Kale Drayton knows his place. As a Ringer, he’s used to keeping his head down and his mouth shut—no matter how much the Earthers abuse him or his own kind berate him. So when he’s caught stealing from a wealthy merchant, he’s lucky to be sentenced to low-paying maintenance work on a gas-harvesting ship instead of life in a cell . . . or worse. But when his mother is quarantined, Kale finds himself backed into a corner. To pay for her medicine, he needs money—the kind of money he’ll never make sweeping floors and cleaning ships. So when he receives a mysterious offer asking him to do a simple job in exchange for his mother’s treatment, Kale takes a chance once more.
This space opera adventure is set in the same world as his excellent novel Titanborn – see my review here – and is due to be released this coming week, so I’ll be posting the review on Wednesday. Another really strong, thought-provoking story that I’ve been pondering about since I finished reading it.

 

My Parents Are Out of Control – Book 2 of the How To Train Your Parents series by Pete Johnson

Louis doesn’t think much of it when his mum and dad ask him for tips on how to be cool. In fact, he thinks it’s pretty funny watching them bump fists and use words like ‘safe’, ‘sick’ and ‘wicked’. Until Dad turns up outside Louis’s new school dressed like a rapper, that is . . . Suddenly they’re trying to friend Louis and all his classmates on Facebook, and wearing baseball caps backwards – IN PUBLIC. Louis and his best friend Maddy are horrified. Mum and Dad have taken things too far . . . and immediate action is needed!
I thoroughly enjoyed the first book in the series – see my review here – and so was delighted to be able to track down this next slice of Louis’s adventures. I find Johnson’s commentary on modern family life to be funny and perceptive.

 

The Operator – Book 2 of the Peri Reed Chronicles by Kim Harrison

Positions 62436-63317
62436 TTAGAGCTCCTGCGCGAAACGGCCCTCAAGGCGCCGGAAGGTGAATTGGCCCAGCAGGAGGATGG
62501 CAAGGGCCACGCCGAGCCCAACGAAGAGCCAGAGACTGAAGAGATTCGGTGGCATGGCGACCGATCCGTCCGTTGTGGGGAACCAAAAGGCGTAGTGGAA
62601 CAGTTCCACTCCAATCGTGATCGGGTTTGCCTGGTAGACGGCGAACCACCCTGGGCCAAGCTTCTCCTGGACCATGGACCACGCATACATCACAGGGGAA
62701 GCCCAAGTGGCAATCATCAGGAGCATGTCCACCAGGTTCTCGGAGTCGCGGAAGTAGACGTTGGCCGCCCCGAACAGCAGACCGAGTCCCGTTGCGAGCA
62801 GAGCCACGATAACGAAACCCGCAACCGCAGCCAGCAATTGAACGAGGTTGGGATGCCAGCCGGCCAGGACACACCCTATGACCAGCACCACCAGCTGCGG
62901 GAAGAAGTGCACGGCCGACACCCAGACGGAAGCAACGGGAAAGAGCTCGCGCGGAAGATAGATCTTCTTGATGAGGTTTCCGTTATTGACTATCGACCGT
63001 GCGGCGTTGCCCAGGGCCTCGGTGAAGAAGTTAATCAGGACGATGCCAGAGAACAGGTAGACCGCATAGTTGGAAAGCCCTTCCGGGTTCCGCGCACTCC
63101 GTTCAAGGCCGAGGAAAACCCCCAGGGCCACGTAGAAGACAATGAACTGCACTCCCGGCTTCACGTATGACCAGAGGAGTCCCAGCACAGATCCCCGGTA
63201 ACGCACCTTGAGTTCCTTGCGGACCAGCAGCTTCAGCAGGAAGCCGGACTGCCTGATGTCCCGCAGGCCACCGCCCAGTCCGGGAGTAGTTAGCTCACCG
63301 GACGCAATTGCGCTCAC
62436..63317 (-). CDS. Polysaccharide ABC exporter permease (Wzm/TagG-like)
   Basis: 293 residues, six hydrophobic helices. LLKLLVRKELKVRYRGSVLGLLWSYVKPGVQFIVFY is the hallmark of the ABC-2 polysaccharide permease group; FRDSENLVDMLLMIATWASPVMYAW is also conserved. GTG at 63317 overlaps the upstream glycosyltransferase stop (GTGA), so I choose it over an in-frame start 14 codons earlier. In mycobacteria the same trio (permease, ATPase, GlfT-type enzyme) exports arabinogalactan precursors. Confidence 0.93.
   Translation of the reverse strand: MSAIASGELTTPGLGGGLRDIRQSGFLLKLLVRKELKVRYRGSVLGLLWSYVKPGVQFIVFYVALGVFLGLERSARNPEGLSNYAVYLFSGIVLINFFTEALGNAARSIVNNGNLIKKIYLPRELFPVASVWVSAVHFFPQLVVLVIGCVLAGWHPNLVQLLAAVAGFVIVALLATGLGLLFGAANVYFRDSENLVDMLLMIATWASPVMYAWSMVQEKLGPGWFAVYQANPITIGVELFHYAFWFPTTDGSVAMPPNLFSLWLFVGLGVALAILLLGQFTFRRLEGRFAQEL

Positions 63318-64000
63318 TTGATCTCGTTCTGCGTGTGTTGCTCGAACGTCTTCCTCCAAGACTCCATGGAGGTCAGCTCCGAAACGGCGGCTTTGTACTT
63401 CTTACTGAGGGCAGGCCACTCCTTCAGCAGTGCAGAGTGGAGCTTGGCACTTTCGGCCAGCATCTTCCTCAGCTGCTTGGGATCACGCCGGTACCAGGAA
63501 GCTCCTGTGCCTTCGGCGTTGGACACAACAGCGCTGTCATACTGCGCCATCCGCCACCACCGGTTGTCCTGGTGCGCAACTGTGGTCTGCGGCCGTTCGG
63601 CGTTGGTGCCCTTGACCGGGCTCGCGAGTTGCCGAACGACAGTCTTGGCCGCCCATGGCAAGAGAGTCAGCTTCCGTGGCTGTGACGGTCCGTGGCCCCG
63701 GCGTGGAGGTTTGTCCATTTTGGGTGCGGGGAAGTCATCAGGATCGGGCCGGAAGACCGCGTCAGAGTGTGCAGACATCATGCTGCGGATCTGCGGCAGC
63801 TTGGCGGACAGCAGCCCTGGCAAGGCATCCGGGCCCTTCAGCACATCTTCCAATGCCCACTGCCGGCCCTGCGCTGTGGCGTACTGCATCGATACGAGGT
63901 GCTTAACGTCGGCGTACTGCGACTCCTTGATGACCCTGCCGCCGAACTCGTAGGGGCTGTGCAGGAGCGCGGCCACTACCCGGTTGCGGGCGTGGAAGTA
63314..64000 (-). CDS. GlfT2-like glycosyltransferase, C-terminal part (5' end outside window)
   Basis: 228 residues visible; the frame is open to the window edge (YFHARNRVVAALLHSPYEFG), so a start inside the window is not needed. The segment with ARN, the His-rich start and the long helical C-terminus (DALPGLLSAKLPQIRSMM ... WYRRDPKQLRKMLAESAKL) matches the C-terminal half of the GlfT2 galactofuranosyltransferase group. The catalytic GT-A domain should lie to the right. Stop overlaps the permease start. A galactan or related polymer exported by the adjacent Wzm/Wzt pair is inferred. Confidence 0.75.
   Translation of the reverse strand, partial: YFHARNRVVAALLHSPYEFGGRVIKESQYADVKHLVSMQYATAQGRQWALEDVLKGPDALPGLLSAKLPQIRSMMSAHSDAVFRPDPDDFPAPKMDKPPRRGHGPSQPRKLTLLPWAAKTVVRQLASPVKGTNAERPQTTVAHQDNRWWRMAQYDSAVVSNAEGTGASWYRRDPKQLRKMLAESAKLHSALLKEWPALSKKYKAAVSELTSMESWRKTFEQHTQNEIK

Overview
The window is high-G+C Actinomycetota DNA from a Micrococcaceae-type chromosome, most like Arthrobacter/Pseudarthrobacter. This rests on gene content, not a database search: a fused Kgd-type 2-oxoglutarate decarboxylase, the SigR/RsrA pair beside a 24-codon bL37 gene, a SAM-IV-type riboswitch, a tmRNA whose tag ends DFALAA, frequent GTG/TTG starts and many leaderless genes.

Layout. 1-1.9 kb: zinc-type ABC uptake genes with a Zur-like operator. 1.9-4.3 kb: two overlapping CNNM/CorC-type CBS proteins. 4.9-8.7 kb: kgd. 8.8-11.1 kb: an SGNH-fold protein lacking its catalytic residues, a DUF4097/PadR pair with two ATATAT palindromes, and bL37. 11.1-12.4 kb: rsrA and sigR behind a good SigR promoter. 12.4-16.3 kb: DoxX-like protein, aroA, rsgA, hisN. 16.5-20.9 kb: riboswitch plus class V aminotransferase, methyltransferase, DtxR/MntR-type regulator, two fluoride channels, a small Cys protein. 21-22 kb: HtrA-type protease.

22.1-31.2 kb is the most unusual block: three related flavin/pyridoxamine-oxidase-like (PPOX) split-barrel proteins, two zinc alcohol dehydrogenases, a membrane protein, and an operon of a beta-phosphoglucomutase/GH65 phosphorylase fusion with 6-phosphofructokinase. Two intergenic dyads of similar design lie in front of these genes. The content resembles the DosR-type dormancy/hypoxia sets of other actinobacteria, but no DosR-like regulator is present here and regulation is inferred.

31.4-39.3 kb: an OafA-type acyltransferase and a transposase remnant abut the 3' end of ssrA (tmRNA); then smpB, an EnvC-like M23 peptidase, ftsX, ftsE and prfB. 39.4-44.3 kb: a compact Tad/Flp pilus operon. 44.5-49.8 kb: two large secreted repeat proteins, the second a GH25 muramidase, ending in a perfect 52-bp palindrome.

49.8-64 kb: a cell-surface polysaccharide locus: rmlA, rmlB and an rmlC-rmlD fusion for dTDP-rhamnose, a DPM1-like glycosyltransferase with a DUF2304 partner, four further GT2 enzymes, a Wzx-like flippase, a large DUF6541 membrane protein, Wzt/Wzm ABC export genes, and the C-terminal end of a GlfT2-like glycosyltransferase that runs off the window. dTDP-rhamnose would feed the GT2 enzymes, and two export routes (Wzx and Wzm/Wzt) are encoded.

Peri Reed’s job eats her mind, but for a special task agent in hiding, forgetting the past can be a blessing. Betrayed by the man she thought she loved and the agency who turned her into the very thing she fought against, Peri abandoned the wealth and privilege of Opti for anonymity riddled with memory gaps and self-doubt. But when a highly addictive drug promises to end her dependency on those who’d use her as a tool for their own success, she must choose to remain broken and vulnerable, or return to the above-the-law power and prestige she once left: strong but without will—for whoever holds her next fix, will hold her loyalty.
This is a cracking premise and Harrison doesn’t disappoint in delivering yet another twisting, action-packed plot underpinned by some interesting and disturbing moral questions. Read my review of the first book in the series, The Drafter.

 

My posts last week:

Sunday Post – 19th March 2017

Review of The Drafter by Kim Harrison

Teaser Tuesday featuring My Parents Are Out of Control by Pete Johnson

Tim Tag

NEW RELEASE SPECIAL Review of The Collapsing Empire – Book 1 of The Interdependency series by John Scalzi

Friday Face-off – Seems like, streets lights glowin… featuring The Cuckoo’s Calling – Book 1 of the Comoran Strike series by Robert Galbraith aka J.K. Rowling

NEW RELEASE SPECIAL Review of Wolf Moon – Book 2 of the Luna series by Ian McDonald

 

Interesting/outstanding blogs and articles that have caught my attention during the last week, in no particular order:

A typical day in the life of a #BookBlogger (in this instance ME!) https://mychestnutreadingtree.wordpress.com/2017/03/18/a-typical-day-in-the-life-of-a-bookblogger-in-this-instance-me/ This wonderful article is a response to some of the ill-founded allegations that book bloggers are somehow playing the system for financial gain, instead of being ‘real readers’.

Cover Characteristics: Book Covers Featuring New York City http://blog.kristenburns.com/book-covers-featuring-new-york-city/ Kristen regularly features a series of book covers on a particular subject and I particularly enjoyed this one.